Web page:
There are two basic types of steel to choose from when picking the right Intermediate Bulk Container (IBC) for your operation: carbon steel and stainless steel. All types of steel are made of a combination of iron and carbon. Stainless steels (304 stainless steel, and 316 stainless steel) are differentiated by the addition of alloys, such as chromium, which alter the physical properties of the steel. While 304 stainless steel is by far the most common material used, it is important to choose whichever steel is best suited for your unique needs.
304 stainless steel has long been the industry standard. A vast majority of companies are going to find that 304 stainless steel is the best suited material for their needs. 304 stainless steel is more cost effective than other types of stainless steel, and the addition of chromium provides 304 stainless steel with excellent corrosion resistance. There are some chemicals, such as chloride solutions, that can cause 304 stainless steel to corrode. Depending on the chemicals you are using, 316 stainless steel may be a suitable option.
316 stainless steel is another type of stainless steel used for IBCs. While not as common (and significantly more expensive), some companies find that 316 stainless steel is necessary to their products. The addition of molybdenum provides superior protection against harsh industrial solvents. 316 stainless steel is sometimes used in the manufacturing of pharmaceuticals in order to reduce metallic contamination. While 316 stainless steel provides superior corrosion resistance, the benefits must be weighed against the higher cost associated with using this steel. Often, 304 stainless steel provides adequate corrosion resistance and the additional protection of 316 stainless steel is unnecessary.
Carbon steel has a more limited use because it rusts easily and does not last nearly as long as stainless steel. To prevent the steel from rusting, these totes will typically have a coat of enamel applied to the exterior. Even if the outside of the tank is protected by paint, the inside is often exposed and will rust. The paints and coatings industry is one area where carbon steel is still popular, as these products sufficiently coat the inside of the totes and protect against corrosion. The main benefit of carbon steel is that it is a cheaper alternative to stainless steel. If minimizing costs are important, and durability is less of a concern, carbon steel can be a serviceable option.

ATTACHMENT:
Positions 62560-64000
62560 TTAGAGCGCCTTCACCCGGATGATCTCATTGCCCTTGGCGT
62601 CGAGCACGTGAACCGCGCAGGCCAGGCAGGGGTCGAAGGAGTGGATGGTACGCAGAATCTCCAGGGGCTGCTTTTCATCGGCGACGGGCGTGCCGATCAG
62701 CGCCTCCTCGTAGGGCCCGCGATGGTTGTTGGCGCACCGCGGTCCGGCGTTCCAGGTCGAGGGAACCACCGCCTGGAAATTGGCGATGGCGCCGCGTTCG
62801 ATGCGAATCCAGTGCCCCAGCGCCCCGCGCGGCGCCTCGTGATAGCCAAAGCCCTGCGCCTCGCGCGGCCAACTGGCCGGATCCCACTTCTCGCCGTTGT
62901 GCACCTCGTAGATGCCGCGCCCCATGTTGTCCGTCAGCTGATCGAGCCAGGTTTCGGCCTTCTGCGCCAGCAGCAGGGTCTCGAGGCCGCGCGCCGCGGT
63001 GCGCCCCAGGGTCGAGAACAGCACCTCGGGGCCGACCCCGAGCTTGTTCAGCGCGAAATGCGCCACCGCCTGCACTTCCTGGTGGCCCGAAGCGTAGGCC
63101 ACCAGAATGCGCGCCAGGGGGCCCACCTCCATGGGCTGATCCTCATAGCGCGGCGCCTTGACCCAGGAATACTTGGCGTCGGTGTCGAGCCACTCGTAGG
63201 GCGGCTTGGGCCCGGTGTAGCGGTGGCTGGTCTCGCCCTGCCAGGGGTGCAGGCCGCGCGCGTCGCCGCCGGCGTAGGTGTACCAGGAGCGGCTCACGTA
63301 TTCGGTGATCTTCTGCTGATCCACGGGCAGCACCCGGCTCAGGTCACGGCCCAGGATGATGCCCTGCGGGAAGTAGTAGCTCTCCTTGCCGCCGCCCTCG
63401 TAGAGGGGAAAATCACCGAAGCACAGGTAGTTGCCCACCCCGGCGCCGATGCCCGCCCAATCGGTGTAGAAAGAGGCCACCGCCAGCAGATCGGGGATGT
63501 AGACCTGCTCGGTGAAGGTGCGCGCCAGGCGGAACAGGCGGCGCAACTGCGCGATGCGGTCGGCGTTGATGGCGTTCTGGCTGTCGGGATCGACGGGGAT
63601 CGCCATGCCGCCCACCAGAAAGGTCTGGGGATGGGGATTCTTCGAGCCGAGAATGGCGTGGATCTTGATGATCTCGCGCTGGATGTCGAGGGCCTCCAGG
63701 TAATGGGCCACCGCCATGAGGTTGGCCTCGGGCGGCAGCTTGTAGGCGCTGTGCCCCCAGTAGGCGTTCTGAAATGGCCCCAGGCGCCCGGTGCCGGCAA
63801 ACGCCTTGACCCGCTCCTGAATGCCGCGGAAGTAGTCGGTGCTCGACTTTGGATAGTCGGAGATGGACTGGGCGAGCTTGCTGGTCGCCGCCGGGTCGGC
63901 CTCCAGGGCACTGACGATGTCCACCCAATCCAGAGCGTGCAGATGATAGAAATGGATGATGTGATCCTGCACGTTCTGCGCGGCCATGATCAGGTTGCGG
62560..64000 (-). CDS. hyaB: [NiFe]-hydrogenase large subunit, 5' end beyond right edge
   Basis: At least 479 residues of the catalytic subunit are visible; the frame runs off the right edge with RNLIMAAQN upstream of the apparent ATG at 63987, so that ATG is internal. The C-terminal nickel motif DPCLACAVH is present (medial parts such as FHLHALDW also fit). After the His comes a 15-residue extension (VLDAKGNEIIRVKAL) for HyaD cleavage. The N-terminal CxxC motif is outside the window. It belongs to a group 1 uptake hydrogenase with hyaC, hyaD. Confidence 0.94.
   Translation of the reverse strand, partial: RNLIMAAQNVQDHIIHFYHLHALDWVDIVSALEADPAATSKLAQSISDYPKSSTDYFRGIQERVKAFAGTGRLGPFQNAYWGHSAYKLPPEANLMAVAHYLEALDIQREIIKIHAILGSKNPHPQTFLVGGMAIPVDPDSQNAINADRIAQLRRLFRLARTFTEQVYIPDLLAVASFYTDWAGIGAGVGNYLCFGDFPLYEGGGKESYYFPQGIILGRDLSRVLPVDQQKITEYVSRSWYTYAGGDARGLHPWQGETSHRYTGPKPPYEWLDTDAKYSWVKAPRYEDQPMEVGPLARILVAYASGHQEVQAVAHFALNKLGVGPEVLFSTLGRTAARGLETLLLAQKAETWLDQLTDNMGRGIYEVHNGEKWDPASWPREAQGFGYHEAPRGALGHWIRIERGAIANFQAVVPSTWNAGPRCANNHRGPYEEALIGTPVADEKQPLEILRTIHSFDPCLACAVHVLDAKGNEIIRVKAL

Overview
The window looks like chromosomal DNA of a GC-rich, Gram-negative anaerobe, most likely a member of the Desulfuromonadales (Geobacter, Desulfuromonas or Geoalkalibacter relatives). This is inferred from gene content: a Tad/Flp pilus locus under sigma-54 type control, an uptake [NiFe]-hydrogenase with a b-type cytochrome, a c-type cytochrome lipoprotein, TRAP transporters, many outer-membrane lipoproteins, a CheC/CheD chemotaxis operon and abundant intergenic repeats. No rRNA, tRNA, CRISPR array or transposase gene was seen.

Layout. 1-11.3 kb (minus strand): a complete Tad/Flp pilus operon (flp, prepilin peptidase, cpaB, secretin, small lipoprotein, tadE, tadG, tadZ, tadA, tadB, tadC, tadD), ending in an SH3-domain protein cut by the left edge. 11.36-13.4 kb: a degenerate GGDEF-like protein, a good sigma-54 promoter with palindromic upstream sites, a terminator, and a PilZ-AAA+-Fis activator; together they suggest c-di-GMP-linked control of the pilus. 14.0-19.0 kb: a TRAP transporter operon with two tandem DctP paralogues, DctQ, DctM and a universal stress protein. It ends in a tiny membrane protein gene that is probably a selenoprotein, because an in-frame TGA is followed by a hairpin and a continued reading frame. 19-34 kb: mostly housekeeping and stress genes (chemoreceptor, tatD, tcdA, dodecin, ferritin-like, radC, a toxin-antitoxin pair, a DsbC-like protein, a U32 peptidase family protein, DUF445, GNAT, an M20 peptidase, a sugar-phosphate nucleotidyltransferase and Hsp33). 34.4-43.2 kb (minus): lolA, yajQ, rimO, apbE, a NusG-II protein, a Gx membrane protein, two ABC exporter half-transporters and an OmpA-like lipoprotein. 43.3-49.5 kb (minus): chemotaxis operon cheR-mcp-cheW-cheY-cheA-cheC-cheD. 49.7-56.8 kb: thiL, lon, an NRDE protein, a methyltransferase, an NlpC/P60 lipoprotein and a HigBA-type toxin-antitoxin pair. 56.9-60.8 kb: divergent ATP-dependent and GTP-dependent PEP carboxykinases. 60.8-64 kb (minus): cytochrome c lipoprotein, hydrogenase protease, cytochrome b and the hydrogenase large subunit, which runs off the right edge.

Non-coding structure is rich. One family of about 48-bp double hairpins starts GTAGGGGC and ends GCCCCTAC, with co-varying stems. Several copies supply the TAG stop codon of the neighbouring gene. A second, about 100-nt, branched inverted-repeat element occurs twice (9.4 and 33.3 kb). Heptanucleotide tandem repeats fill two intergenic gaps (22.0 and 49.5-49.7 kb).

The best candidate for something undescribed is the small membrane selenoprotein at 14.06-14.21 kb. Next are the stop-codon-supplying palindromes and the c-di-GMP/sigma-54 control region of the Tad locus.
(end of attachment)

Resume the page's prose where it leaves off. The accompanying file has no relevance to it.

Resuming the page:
Alternatively, an excellent way to avoid large capital expenditures is to rent the tote tanks. Metano offers an excellent IBC rental program with very competitive daily rates. Renting stainless steel tanks from Metano allows you to conserve capital, preserve your credit line and create greater budget flexibility.
Stainless steel has long reigned as the superior option over carbon steel. One of the benefits of IBCs is their durability and the ability to last many years. Stainless steel is resistant to rust and will maintain its structural integrity for decades if properly maintained. If necessary, 316 stainless steel provides the best corrosion resistance among all steel options. Carbon steel, with its tendency to rust, negates one of the primary benefits of IBCs, and therefore has fell out favor in many industries. IBCs made of 304 stainless steel, in most industries, are going to provide a cost effective option while providing excellent corrosion resistance.
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Topics: stainless steel IBCs